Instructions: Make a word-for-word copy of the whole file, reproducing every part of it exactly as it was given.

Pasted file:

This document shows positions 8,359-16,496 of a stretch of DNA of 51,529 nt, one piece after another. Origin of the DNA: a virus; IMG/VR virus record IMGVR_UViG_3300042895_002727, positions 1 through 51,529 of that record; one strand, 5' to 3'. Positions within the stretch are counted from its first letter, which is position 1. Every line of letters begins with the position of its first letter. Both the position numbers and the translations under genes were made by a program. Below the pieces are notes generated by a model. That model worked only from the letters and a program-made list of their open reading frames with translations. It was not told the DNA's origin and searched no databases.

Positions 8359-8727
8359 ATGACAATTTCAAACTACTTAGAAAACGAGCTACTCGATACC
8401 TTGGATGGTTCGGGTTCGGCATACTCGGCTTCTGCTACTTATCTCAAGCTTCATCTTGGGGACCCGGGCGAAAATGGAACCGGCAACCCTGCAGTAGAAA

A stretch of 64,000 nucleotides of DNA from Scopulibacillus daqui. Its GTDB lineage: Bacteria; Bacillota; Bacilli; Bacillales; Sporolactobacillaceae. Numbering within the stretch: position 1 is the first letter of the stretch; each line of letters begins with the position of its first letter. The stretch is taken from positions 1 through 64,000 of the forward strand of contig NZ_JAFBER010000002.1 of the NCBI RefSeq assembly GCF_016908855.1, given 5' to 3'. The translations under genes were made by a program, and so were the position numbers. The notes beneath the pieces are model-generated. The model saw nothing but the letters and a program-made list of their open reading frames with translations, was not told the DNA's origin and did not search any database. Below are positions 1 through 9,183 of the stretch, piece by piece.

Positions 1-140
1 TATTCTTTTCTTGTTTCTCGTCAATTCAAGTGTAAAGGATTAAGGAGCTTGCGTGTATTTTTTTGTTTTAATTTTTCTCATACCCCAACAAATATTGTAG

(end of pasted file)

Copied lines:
This document shows positions 8,359-16,496 of a stretch of DNA of 51,529 nt, one piece after another. Origin of the DNA: a virus; IMG/VR virus record IMGVR_UViG_3300042895_002727, positions 1 through 51,529 of that record; one strand, 5' to 3'. Positions within the stretch are counted from its first letter, which is position 1. Every line of letters begins with the position of its first letter. Both the position numbers and the translations under genes were made by a program. Below the pieces are notes generated by a model. That model worked only from the letters and a program-made list of their open reading frames with translations. It was not told the DNA's origin and searched no databases.

Positions 8359-8727
8359 ATGACAATTTCAAACTACTTAGAAAACGAGCTACTCGATACC
8401 TTGGATGGTTCGGGTTCGGCATACTCGGCTTCTGCTACTTATCTCAAGCTTCATCTTGGGGACCCGGGCGAAAATGGAACCGGCAACCCTGCAGTAGAAA

A stretch of 64,000 nucleotides of DNA from Scopulibacillus daqui. Its GTDB lineage: Bacteria; Bacillota; Bacilli; Bacillales; Sporolactobacillaceae. Numbering within the stretch: position 1 is the first letter of the stretch; each line of letters begins with the position of its first letter. The stretch is taken from positions 1 through 64,000 of the forward strand of contig NZ_JAFBER010000002.1 of the NCBI RefSeq assembly GCF_016908855.1, given 5' to 3'. The translations under genes were made by a program, and so were the position numbers. The notes beneath the pieces are model-generated. The model saw nothing but the letters and a program-made list of their open reading frames with translations, was not told the DNA's origin and did not search any database. Below are positions 1 through 9,183 of the stretch, piece by piece.

Positions 1-140
1 TATTCTTTTCTTGTTTCTCGTCAATTCAAGTGTAAAGGATTAAGGAGCTTGCGTGTATTTTTTTGTTTTAATTTTTCTCATACCCCAACAAATATTGTAG